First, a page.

Nanae and Momo have no time for streamers and attack Hotta and Maekawa before the match starts, as the battle spills out of the ring. Nanae and Momo control the action on the floor and into the crowd, eventually they bring Hotta back into the ring but Hotta hits a double face crusher on them. Hotta gets her chain but Momo dropkicks her in the knee, elbow drop by Nanae and they both attack Hotta in the corner. Momo stays in but Maekawa gives Hotta her chain again and she hits Momo in the head with it. More chain shots by Hotta, she wraps it around Momo’s neck and applies a choke with it while Maekawa kicks Momo in the chest. Maekawa is tagged in and she kicks Momo in the face, but Nanae comes in and they both dropkick Maekawa. Missile dropkick by Nanae but Maekawa kicks her into the corner and tags in Hotta. Nanae greets Hotta with elbows but Hotta applies a sleeper until Momo breaks it up. Well she tries anyway but Hotta keeps it locked in while Maekawa grabs Momo, Momo gets away from Maekawa and chokes Hotta with her own chain until she lets go of Nanae. Nanae elbows Hotta against the ropes but Hotta comes back with a spinning heel kick, she hits a second one before Maekawa chokes Nanae in the corner with the chain. Hotta Irish whips Nanae but instead of bouncing off the ropes she sails out of the ring with a tope suicida onto Maekawa. Momo comes in the ring with a missile dropkick, she goes up top again and dives out onto Maekawa while Nanae hits a backdrop suplex onto Hotta. Dropkick by Nanae to Hotta, she goes for the Reverse Splash but Hotta moves and kicks her in the head. Tiger Driver by Hotta, but Nanae kicks out at two. Maekawa comes in but Nanae gets away from her and they trade strikes, big boot by Maekawa but Nanae fires back with a shoulderblock. A superkick sends Nanae to the mat but she pops back up and hits a lariat for a two count cover. Hotta comes in and kicks Nanae, they both boot Nanae in the stomach but she avoids Maekawa’s rolling kick. Maekawa hits a high kick anyway, Nanae finally hits the Reverse Splash but Maekawa bridges out of the pin and kicks Nanae out of the ring. Momo lays out Maekawa on the floor, she slides her back in and Nanae hits a reverse double footstomp for a two count.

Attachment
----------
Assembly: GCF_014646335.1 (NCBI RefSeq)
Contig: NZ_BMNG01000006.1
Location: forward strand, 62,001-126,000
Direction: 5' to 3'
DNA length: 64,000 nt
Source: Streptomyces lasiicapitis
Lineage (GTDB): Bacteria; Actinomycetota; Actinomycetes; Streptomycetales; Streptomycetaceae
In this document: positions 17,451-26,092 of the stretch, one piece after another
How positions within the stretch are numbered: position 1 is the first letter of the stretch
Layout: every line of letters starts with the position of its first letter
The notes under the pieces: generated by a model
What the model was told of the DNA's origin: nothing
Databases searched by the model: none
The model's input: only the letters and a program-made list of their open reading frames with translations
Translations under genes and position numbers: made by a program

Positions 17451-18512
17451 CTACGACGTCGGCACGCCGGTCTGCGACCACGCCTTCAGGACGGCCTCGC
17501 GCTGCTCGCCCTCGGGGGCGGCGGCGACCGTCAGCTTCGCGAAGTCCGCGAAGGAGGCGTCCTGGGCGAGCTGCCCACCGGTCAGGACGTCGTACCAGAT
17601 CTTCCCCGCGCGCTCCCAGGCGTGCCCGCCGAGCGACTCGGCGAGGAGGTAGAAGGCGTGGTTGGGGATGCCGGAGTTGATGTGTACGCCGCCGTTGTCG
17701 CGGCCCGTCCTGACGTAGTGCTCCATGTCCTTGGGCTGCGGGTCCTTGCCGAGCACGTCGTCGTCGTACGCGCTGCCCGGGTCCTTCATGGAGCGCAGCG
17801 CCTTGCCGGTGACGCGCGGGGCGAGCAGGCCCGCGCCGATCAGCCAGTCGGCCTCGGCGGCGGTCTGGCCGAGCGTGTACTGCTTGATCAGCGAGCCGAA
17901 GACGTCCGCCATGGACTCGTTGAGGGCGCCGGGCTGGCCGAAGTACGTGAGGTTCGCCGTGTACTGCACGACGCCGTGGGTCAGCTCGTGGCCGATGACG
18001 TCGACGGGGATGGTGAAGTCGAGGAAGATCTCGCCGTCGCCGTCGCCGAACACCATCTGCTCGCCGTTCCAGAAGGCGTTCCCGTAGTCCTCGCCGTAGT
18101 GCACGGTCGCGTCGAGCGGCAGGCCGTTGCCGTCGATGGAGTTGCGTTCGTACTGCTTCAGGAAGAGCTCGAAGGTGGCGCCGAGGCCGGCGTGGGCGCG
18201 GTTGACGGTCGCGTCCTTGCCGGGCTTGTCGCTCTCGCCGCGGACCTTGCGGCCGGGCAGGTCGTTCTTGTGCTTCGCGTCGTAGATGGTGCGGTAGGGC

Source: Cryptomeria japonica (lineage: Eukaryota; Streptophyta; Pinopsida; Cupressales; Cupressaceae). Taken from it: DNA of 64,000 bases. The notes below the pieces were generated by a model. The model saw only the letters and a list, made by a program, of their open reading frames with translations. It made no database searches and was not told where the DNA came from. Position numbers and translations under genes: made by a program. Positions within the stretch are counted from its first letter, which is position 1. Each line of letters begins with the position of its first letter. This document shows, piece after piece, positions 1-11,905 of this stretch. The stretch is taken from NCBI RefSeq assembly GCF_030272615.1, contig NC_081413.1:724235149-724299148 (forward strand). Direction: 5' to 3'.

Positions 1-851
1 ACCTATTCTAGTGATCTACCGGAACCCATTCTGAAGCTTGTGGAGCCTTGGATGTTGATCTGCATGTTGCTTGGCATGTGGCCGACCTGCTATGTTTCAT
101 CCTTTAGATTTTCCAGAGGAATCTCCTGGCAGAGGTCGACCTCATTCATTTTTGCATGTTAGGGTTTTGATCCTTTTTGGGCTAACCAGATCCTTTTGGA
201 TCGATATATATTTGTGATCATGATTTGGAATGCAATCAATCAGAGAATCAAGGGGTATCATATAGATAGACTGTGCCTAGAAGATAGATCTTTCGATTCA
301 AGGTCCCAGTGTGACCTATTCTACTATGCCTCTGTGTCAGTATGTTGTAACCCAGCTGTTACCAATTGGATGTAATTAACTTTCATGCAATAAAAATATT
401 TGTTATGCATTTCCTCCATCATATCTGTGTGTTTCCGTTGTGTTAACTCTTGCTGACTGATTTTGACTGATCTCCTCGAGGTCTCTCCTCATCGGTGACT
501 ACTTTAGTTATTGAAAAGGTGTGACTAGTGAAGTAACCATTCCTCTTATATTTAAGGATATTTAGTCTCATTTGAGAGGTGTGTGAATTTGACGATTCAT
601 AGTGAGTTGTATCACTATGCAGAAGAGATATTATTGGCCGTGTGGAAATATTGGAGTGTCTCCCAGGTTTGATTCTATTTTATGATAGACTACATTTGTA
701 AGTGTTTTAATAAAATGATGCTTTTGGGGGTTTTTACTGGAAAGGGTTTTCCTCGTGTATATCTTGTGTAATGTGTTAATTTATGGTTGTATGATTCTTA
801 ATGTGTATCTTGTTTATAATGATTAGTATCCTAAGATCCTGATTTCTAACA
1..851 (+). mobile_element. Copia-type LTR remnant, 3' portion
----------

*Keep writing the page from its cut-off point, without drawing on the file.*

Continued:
Momo stays in and dropkicks Maekawa in the head, but Maekawa comes back with a high kick. Jumping kick by Maekawa, and she covers Momo for two. Rolling kick by Maekawa, but this time Nanae breaks up the cover. Drop down kick by Maekawa and she hits a running boot in the corner, she goes up top but Momo joins her, Nanae comes in and she superplexes Maekawa. Diving body press by Momo, Nanae picks up Maekawa and delivers a backdrop suplex. Lariat by Nanae, German suplex hold by Momo but Maekawa kicks out. Mom picks up Maekawa but Hotta runs in and slaps her, kick by Maekawa and she tags in Hotta. Hotta comes in with her chain and shoves down the referee, but Momo sneaks in a victory roll for two. Maekawa returns but Nanae does too and they dropkick Hotta and Maekawa. Momo goes up top and goes for a diving body press, but Hotta gets her feet up. Hotta picks up Momo but Momo slides away and hits a German suplex hold for a two count. Momo picks up Hotta again and dumps her out of the ring, but Maekawa runs in and hoots Momo out of the ring as well. Maekawa then kicks Nanae out of the ring and follows her out, as all four brawl on the floor. Maekawa grabs she chairs and throws them in the ring for Hotta, Momo is slid back in and Hotta puts her on the second turnbuckle. Hotta joins her and hits a German suplex down onto the pile of chairs, cover by Hotta but the referee is not interested in counting due to all the cheating. Nanae runs in and lariats Hotta, Momo and Hotta trade elbows until Hotta punches her in the face and hits a Liger Bomb for a two count. Hotta picks up Momo but Momo gets away, punch by Hotta as Maekawa runs in but Maekawa boots Hotta by accident. German suplex by Nanae to Hotta, Momo jackknifes over Hotta as she picks up a two count. Momo☆OK by Momo and she hits a second one, but Hotta kicks out of the cover. Momo☆Latch by Momo, but Hotta barely gets a shoulder up. Momo picks up Hotta she is hit by a fireball from Hotta’s help at ringside, Hotta picks up Momo and drops her with the Pyramid Driver. Momo comes back with another Momo☆OK but Hotta hits her with the chain. Pyramid Driver by Hotta, but Momo gets a shoulder up on the pin attempt. Hotta picks up Momo but Momo elbows her, Nanae tries to help but Hotta swats her away. A Momo☆Latch gets a two count, Hotta gets Momo up on her shoulder and she nails a Pyramid Driver EX for the three count! Hotta and Maekawa are the winners!